California To Help Incarcerated People Who Fought Against Wildfires Get Jobs As Firefighters In The State
The bill excludes people convicted of violent crimes and sex offenses.
September 14, 2020 at 6:45 pm
Incarcerated people in California who helped fight fires in the state will have a chance to clear their criminal records and pursue a career as a firefighter.
According to NPR, California Governor Gavin Newsom signed a bill on Friday to extend the opportunity to incarcerated people, making it easier for them to get firefighting jobs after being released from prison.
The bill, sponsored by Democratic Assemblywoman Eloise Reyes, will make prisoners eligible for an EMT certification, which is required to get hired at municipal firefighting departments.
“I think that after seeing all these young men and women stand side by side with our other fire crews and knowing that they had no hope of entering that profession, I knew that it was wrong and that we needed to do something about it,” Reyes said.
Although the state has used incarcerated people as firefighters for 80 years, the governor said the system needs to be reformed.
"California's inmate firefighter program is decades-old and has long needed reform," Newsom said in a statement. "Inmates who have stood on the frontlines, battling historic fires should not be denied the right to later become a professional firefighter."
CA’s inmate firefighter program is decades-old and has long needed reform.— Gavin Newsom (@GavinNewsom) September 11, 2020
Inmates who have stood on the frontlines, battling historic fires should not be denied the right to later become a professional firefighter.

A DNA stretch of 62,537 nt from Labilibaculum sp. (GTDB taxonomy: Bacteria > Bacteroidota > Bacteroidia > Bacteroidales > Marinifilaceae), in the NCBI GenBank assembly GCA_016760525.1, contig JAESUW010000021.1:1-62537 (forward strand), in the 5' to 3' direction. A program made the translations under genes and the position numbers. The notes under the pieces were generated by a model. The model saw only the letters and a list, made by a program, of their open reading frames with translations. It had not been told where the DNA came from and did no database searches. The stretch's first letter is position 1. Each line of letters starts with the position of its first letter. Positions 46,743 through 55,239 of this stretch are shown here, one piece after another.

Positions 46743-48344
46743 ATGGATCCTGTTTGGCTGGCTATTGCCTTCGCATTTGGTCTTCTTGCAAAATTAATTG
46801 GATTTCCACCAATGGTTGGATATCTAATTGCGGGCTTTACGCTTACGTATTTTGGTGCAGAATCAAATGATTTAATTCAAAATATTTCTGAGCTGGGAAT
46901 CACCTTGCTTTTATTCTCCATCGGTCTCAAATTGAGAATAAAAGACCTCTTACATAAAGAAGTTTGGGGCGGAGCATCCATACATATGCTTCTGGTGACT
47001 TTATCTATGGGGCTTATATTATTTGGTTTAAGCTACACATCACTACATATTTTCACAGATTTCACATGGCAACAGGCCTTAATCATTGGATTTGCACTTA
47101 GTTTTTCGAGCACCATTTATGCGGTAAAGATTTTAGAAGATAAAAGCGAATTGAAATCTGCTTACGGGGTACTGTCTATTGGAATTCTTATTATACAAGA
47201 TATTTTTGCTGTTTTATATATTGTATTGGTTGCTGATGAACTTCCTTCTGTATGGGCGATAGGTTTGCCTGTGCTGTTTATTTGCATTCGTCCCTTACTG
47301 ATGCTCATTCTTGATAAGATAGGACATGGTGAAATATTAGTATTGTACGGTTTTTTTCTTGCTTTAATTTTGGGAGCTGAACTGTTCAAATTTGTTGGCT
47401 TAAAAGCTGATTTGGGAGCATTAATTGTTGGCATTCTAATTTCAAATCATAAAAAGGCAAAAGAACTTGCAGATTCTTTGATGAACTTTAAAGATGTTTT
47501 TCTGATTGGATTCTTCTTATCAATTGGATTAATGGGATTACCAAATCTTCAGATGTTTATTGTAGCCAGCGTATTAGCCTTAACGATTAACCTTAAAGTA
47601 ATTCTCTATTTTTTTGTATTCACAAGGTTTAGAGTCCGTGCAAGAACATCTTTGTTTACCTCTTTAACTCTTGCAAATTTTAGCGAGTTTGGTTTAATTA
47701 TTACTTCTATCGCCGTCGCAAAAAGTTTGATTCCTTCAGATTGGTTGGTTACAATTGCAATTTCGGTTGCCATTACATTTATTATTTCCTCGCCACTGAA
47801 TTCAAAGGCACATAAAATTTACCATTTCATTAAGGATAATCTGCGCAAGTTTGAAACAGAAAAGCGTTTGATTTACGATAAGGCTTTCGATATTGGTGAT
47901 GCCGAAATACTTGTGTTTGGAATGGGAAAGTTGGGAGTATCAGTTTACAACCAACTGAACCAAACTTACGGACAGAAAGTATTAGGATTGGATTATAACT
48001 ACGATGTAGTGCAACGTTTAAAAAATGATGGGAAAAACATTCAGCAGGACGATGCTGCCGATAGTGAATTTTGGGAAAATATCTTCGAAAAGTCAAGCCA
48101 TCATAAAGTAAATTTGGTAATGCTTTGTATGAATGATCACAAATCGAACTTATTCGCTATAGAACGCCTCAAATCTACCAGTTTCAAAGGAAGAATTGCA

Today, I signed #AB2147 that will fix that. pic.twitter.com/15GJ7Gijt7
According to AB 2147, the bill excludes people convicted of violent crimes and sex offenses, who are ineligible to fight fires and barred from having their records cleared.
Michael Gerbe, who was convicted of a robbery at 19 years old in 2011 and sentenced to 10 years, said he learned about the firefighting program during his fourth year in prison "and that changed everything," NPR reported.
Gerbe said he completed the rigorous process to join the program and battled fires for $1.90 a day. The firefighter said he works for Cal Fire while he is now on parole, but he can't get far in his career without an EMT.
"Without the training I can't get certain jobs. I can't do what an EMT does. So it limits me and it would limit me for promotions," he told NPR. "If I'm up against three or four other guys and they all have EMTs, I'm not ever going to get the job."
The California Department of Corrections and Rehabilitation works with Cal Fire and the Los Angeles County Fire Department to lead the Conservation Camp Program, which employs about 200 incarcerated people every year to battle brush fires. Now, the aspiring firefighters could have an easier path to reach their goals after prison.
"Rehabilitation without strategies to ensure the formerly incarcerated have a career is a pathway to recidivism," Reyes said in a statement. "We must get serious about providing pathways for those that show the determination to turn their lives around."
California is currently seeing historic wildfires across the state, with more than 3 million acres burned so far, along with more than 6,000 structures destroyed and 20 people dead, NPR reported.
Reyes, who represents San Bernardino County, east of Los Angeles, said help is especially needed in her district, where the El Dorado fire is raging.
“We need more firefighters, and we need an opportunity for second chances,” she said, according to NBC News. “We need to reward rehabilitation.”
According to ABC10, the state has been struggling to get assistance this year because the coronavirus allowed many prisoners to be released early.